CBSN

7 Charged In Anthrax Stock Scam

scales of justice, seen against background of anthrax spores, for story about lawsuit filed by Maureen Stevens - widow of 2001 anthrax victim Robert Stevens - who is suing the federal goverment on the grounds that it did not do enough to protect him.
AP / CBS
The government has accused seven people of scheming to boost the stock of a company called 2DoTrade Inc. by making false claims that the company had a product to kill anthrax.

The Justice Department, in an indictment unsealed Tuesday, alleged that the company manipulated the market for 2DoTrade stock through claims that it had more than $300 million in commodities contracts.

An indictment returned by a federal grand jury in the District of Columbia charges the seven defendants with conspiracy to commit securities fraud and wire fraud.

2DoTrade was registered in Nevada, with headquarters in London and White Rock, British Columbia, the Justice Department said.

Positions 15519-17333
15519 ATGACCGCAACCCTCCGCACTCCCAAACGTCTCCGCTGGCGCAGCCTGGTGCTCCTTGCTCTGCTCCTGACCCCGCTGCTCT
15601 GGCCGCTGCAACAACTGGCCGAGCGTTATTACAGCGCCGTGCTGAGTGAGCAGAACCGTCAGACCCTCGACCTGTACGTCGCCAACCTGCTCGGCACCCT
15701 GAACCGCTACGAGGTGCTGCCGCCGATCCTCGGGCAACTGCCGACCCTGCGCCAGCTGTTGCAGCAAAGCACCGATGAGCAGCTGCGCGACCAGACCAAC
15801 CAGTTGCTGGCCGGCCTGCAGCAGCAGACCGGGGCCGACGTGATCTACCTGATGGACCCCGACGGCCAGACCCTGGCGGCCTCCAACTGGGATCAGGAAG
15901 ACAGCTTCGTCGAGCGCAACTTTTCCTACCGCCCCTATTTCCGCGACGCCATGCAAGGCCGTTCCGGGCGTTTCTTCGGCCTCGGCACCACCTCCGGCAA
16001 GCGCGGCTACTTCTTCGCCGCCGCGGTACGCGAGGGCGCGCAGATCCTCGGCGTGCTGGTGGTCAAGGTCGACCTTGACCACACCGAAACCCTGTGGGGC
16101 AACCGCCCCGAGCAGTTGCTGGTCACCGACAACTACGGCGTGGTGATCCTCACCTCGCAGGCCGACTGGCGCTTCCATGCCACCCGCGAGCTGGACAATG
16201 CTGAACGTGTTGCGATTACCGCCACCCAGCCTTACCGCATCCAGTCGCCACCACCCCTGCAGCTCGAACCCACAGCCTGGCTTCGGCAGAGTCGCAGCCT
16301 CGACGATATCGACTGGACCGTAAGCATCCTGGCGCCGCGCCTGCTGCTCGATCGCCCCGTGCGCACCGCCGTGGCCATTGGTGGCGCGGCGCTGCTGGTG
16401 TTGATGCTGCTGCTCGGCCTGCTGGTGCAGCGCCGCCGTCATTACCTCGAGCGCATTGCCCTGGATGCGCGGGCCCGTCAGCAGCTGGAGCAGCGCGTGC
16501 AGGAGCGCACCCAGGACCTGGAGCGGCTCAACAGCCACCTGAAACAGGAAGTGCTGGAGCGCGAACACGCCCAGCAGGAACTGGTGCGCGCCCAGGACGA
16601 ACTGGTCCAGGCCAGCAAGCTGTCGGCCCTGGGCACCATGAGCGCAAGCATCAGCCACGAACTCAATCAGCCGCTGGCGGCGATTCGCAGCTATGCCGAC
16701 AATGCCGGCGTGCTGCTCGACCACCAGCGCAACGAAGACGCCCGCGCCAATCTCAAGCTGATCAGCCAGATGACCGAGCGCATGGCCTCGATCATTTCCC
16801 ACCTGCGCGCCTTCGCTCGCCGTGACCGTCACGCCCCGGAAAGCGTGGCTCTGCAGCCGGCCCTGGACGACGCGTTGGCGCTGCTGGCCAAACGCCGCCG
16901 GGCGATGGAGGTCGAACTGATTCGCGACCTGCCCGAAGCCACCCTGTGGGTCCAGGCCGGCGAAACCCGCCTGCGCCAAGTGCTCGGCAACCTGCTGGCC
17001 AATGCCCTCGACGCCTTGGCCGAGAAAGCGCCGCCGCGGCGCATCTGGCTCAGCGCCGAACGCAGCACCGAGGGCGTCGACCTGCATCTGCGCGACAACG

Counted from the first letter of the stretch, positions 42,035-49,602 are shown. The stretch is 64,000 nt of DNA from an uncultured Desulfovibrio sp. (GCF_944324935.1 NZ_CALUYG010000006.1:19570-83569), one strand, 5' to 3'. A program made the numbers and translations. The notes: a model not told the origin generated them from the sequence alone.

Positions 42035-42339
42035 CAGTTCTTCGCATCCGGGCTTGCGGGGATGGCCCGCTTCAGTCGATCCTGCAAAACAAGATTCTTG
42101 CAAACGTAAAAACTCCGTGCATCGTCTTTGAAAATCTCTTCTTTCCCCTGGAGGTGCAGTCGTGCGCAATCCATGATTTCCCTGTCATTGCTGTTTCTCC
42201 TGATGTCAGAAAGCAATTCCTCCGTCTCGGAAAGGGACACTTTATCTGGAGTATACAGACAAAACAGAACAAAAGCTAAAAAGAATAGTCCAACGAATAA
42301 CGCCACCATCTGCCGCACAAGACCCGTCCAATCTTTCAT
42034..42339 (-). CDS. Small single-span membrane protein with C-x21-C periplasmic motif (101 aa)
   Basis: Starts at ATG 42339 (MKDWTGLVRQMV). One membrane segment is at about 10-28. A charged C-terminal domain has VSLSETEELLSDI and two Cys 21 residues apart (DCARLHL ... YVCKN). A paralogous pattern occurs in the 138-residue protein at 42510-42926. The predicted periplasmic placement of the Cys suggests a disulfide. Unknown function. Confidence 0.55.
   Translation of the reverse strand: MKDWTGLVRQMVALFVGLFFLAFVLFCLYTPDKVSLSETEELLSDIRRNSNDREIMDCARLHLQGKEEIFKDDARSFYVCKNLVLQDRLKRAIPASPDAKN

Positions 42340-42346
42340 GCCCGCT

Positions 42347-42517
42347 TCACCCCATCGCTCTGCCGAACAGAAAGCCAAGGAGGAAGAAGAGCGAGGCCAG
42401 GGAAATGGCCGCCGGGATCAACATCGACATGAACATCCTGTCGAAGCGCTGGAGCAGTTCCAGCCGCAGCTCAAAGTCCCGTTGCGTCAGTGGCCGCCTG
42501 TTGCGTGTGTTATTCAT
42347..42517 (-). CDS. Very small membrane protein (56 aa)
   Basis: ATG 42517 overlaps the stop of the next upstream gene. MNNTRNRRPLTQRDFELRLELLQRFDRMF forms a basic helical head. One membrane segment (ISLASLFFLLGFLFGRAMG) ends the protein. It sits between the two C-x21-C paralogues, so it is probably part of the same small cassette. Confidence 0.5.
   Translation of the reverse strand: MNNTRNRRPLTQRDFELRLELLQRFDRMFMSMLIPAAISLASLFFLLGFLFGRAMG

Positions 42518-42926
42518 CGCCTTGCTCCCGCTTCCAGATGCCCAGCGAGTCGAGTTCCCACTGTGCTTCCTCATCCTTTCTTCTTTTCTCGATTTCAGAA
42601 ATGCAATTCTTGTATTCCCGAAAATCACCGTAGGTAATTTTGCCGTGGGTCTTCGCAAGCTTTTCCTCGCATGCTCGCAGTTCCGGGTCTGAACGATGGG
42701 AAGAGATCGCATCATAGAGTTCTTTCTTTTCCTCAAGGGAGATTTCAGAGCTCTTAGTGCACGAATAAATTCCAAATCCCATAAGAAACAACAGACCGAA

According to the indictment, the defendants fraudulently pumped up the price and volume of 2DoTrade stock through misleading promotional campaigns, including false claims that the company had contracts for various goods and commodities worth more than $300 million. The contracts were bogus and were never executed, the Justice Department said.

Later, in a renewed effort to fraudulently raise the company's flagging stock price, the conspirators allegedly exploited the publicity generated by the October 2001 anthrax attacks by claiming it had an anti-anthrax product.

The defendants are Barry Gewin, 36, of Enon Valley, Pa.; Michael Karsch, 43, an attorney from Boca Raton, Fla.; Dominic Roelandt of Dehderhoutem, Belgium; George Taylor, 63, of Ayrshire, Scotland; L. Van Stillman, 55, an attorney from Delray Beach, Fla.; and David Wood, 51, and Clinton Walker, 35, of Charlotte, N.C.